Thursday, 14 June 2018

Peatland Biodiversity

Emperor moths thrive in healthy peatland habitats

As we continue to focus on peatland management, we asked Rebecca Crawford of Butterfly Conservation Scotland for a few words on peatland biodiversity - one of the many fascinating aspects of healthy peatland.

Scotland is a nation rich in peatlands which provide a home for a wide variety of highly specialised animals and plants. Many peat bogs in Scotland are known as “mosses” due to the Sphagnum moss which is found on them. Sphagnum moss is one of the most important elements of a healthy peatland, also know as the bog builder. It holds huge amounts of water, much like a sponge, which helps to keep the peat bog wet and also helps to acidify the soil. Its decayed remains eventually turn into new peat which forms under the surface of the bog in oxygen depleted conditions.

Peat can take thousands of years to form and is a vital carbon store, sealing in the carbon that is normally released into the atmosphere when plants decay. When peat bogs dry out the carbon can be released back into the atmosphere. In Scotland it has been estimated that the carbon stored in our peatlands equates to 100s of years’ worth of the country’s emissions from fossil fuel use. It is therefore vitally important to protect bogs from damage and allow them to keep forming active peat and playing their key role for the climate.

There are many moths and several butterfly species that can be found on peatland habitats, some of which have declined in other areas around Scotland.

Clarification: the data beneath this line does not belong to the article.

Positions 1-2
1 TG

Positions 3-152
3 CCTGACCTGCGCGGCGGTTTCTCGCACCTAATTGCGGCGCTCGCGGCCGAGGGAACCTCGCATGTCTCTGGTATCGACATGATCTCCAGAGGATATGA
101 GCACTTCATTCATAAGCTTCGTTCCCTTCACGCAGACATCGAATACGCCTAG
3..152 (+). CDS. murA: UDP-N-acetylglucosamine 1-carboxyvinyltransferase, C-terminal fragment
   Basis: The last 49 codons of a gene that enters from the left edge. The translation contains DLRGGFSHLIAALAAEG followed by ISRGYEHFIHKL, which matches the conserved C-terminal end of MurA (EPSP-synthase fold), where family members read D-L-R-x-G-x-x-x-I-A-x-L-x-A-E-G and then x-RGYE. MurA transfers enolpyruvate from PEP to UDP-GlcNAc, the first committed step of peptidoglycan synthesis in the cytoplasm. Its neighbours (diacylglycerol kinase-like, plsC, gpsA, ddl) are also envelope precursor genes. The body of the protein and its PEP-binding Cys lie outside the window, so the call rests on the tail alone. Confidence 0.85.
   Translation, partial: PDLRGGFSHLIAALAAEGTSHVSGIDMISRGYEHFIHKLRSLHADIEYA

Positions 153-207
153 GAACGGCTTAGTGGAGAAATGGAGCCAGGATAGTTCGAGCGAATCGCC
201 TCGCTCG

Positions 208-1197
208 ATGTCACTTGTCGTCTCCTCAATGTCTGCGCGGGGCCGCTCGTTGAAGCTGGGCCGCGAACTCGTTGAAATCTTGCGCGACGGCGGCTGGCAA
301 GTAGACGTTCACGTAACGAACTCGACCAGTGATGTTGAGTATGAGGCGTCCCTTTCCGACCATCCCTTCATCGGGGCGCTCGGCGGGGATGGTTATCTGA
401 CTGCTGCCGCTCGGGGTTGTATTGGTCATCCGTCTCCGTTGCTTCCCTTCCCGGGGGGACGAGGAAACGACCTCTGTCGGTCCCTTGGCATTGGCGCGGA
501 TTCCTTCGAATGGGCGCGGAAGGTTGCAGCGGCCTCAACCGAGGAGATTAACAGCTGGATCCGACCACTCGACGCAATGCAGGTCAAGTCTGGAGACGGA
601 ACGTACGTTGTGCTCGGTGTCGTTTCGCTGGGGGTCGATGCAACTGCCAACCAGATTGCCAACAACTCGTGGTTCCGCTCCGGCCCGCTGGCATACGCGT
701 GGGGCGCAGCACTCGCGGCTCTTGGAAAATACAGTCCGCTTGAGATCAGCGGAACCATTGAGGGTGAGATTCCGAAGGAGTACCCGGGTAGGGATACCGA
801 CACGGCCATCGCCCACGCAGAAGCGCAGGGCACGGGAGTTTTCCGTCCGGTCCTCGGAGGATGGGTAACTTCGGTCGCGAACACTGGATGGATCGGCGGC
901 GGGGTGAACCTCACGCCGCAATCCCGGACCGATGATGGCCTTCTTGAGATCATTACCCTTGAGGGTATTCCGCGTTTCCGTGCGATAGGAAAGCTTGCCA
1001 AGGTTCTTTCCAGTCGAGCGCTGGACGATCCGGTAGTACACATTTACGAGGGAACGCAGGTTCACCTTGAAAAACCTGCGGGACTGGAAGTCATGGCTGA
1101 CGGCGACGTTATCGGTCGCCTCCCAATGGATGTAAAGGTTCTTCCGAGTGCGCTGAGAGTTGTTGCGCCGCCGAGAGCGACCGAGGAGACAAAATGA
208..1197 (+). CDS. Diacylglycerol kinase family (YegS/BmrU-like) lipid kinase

The Emperor moth is one of the largest species of moth in the UK. The brightly coloured males fly over peat bogs in April and May in search of female moths which are more grey in colour. The eye spot markings on their wings are very striking and are used to deter predators. The large Emperor caterpillars can be found on heather during late summer.

The Large Heath butterfly is the only butterfly in the UK that is specialised to peatlands. Its caterpillar uses Hare’s-tail Cotton Grass as its larval food and during the adult stage Cross-leaved Heath is important as a nectar source. The adults can be seen flying over the bog in the early summer and the colonies are only on the wing for a short time each year with the peak period in late Jun/early July. Peatland habitats are vulnerable to threats such as afforestation, drainage and peat extraction, and this makes the Large Heath highly sensitive to peatland loss. Through peatland restoration we can help to safeguard these habitats for future populations.

The Bog Squad is a Peatland Action funded project managed by Butterfly Conservation Scotland that aims to help restore peatland habitats and promote their value as places where wildlife can thrive.
Our restoration work is aimed at re-wetting damaged bogs, so that natural flora and fauna can thrive and peat formation can take place again in the future. We dam ditches, remove scrub and pull up conifer seedlings. We also carry out monitoring of butterflies and moths. A new strand of the project – Peatlands for People – is helping to raise awareness about peatland habitats and their importance to communities across Scotland.

Find out more about the project by emailing:

* Rebecca Crawford – Peatlands for People –
* David Hill – Peatland Restoration -

* Or visit our blog

Rebecca Crawford works for Butterfly Conservation Scotland as a Peatlands for People Project Officer. Butterfly Conservation Scotland is a charity dedicated to conserving butterflies, moths and our environment. 

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